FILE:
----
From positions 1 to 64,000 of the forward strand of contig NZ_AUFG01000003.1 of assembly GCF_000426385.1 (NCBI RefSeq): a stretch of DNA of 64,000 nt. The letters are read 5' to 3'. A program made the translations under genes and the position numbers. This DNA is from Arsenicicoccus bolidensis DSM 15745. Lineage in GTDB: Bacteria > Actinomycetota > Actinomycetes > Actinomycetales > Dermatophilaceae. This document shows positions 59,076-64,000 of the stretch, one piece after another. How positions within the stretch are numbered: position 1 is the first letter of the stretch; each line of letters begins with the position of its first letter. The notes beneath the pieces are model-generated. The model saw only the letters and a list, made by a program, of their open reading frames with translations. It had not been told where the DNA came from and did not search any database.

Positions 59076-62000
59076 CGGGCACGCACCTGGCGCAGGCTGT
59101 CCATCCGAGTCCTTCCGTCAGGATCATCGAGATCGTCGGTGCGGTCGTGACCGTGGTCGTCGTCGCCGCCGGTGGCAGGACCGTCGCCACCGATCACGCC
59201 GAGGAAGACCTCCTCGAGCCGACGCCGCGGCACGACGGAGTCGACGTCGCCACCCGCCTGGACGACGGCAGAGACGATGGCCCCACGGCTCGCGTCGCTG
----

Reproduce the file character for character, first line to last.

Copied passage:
From positions 1 to 64,000 of the forward strand of contig NZ_AUFG01000003.1 of assembly GCF_000426385.1 (NCBI RefSeq): a stretch of DNA of 64,000 nt. The letters are read 5' to 3'. A program made the translations under genes and the position numbers. This DNA is from Arsenicicoccus bolidensis DSM 15745. Lineage in GTDB: Bacteria > Actinomycetota > Actinomycetes > Actinomycetales > Dermatophilaceae. This document shows positions 59,076-64,000 of the stretch, one piece after another. How positions within the stretch are numbered: position 1 is the first letter of the stretch; each line of letters begins with the position of its first letter. The notes beneath the pieces are model-generated. The model saw only the letters and a list, made by a program, of their open reading frames with translations. It had not been told where the DNA came from and did not search any database.

Positions 59076-62000
59076 CGGGCACGCACCTGGCGCAGGCTGT
59101 CCATCCGAGTCCTTCCGTCAGGATCATCGAGATCGTCGGTGCGGTCGTGACCGTGGTCGTCGTCGCCGCCGGTGGCAGGACCGTCGCCACCGATCACGCC
59201 GAGGAAGACCTCCTCGAGCCGACGCCGCGGCACGACGGAGTCGACGTCGCCACCCGCCTGGACGACGGCAGAGACGATGGCCCCACGGCTCGCGTCGCTG